Mezzanine CMS hackday

  • Laurent Prodon

Goals

As we are a few Django lovers in Lausanne we (Sylvain, Noé and I) spent a hackday exploring Mezzanine, a very light CMS layer on top of this nice Python framework.

The goals of the day were:

  • list usual client requirements in terms of CMS
  • compare them to what Mezzanine offers out of the box
  • see how feasible is the rest
  • have some fun!

The dream

So we took our usual postits and came up with a list of CMS needs. We then voted and assigned a value to each of them to finally get the following: (1=most, 6=least important)

  • 1 editable static page
  • 1 media management
  • 1 menu management
  • 1 wysiwyg
  • 2 custom content type
  • 2 multilingual
  • 3 contact form
  • 3 easy linking from page to page
  • 3 register user
  • 3 roles/permissions
  • 4 create custom blocks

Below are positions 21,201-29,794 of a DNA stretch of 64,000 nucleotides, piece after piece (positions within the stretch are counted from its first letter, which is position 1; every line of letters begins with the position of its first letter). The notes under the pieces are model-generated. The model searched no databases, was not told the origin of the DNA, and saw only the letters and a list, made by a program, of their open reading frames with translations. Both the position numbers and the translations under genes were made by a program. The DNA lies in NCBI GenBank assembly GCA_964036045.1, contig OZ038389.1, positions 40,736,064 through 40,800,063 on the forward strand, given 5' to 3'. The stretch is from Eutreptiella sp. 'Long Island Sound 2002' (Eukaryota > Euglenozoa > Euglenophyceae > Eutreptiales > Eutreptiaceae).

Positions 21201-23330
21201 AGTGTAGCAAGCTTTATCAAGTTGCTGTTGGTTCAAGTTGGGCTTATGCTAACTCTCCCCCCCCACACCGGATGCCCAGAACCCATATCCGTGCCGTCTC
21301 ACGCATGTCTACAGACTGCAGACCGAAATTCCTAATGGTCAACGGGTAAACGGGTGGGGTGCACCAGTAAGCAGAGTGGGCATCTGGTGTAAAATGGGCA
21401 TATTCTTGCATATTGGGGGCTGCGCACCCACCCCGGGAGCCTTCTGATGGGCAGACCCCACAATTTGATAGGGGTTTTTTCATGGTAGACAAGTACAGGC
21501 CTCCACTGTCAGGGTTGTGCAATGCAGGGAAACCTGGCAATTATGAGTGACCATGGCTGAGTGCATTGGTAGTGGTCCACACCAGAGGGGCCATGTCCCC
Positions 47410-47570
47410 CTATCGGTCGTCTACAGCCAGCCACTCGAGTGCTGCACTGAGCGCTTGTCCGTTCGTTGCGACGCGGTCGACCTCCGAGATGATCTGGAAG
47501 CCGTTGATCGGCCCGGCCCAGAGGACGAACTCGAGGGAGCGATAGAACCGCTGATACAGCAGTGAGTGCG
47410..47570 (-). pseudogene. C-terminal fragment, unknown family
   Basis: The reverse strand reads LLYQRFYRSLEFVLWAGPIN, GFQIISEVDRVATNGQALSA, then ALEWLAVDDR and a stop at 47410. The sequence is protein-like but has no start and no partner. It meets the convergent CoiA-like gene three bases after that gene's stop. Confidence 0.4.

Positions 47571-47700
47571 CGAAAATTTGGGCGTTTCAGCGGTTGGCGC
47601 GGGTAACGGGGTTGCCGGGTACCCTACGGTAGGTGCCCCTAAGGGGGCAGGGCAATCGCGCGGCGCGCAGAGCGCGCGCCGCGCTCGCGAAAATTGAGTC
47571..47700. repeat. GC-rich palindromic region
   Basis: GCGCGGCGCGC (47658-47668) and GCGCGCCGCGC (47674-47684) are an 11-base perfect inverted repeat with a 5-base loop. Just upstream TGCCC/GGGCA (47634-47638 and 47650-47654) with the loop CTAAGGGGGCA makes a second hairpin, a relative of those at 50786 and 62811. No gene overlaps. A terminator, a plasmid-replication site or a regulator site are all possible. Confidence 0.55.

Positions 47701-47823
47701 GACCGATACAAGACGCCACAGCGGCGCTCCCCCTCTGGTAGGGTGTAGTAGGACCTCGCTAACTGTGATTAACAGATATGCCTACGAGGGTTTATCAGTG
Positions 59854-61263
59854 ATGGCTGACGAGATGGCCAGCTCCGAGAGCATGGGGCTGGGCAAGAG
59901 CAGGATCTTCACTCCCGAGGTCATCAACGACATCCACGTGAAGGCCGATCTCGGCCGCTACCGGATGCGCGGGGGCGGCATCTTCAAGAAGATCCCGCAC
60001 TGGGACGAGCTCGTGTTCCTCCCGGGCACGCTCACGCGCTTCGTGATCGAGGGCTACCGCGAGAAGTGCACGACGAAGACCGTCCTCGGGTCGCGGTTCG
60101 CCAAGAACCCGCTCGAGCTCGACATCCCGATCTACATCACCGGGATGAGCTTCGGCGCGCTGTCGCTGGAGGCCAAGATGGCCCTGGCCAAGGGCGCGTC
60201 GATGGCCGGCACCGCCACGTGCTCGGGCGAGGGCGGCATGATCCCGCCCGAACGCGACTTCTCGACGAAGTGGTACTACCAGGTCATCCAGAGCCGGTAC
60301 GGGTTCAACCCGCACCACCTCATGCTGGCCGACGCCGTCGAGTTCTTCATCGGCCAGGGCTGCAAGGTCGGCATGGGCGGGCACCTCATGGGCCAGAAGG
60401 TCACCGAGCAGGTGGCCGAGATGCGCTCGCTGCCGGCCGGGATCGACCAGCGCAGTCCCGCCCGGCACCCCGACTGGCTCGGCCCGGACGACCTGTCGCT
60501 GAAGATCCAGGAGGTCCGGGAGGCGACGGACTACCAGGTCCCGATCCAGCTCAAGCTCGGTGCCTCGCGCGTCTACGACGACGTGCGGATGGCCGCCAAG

• 4 photo gallery
  • 5 publication workflow
  • 5 user profile (custom fields)
  • 6 easy theme switch
  • 6 image resize
  • 6 inline edition
  • 6 seo
  • 6 url management

Of course this list is completely subjective but at least it gave us a pretty good start to evaluate Mezzanine.

listing-requirement-mezzanine-cms

The reality

We then had a look at Mezzanine doc and played a bit with the demo to see what it could offer out of the box. The documentation is quite good and the UI sufficiently intuitive that after a little while we could make a first estimation of what is possible from our list with very minimal coding. Here is the list updated:

(y = ok, n = not ok)

  • (y) editable static page
  • (y) media management (UI not fantastic)
  • (y) menu management (todo: check how to define other menus)
  • (y) wysiwyg (UI not fantastic)
  • (y) custom content type
  • (n) multilingual (obviously possible as it's just django, but integration in the admin interface is not offered out of the box)
  • (y) contact form
  • (y) easy linking from page to page
  • (y) register user
  • (y) roles/permissions
  • (n) create custom blocks (explore mezzanine-blocks)
  • (y) photo gallery (UI not fantastic)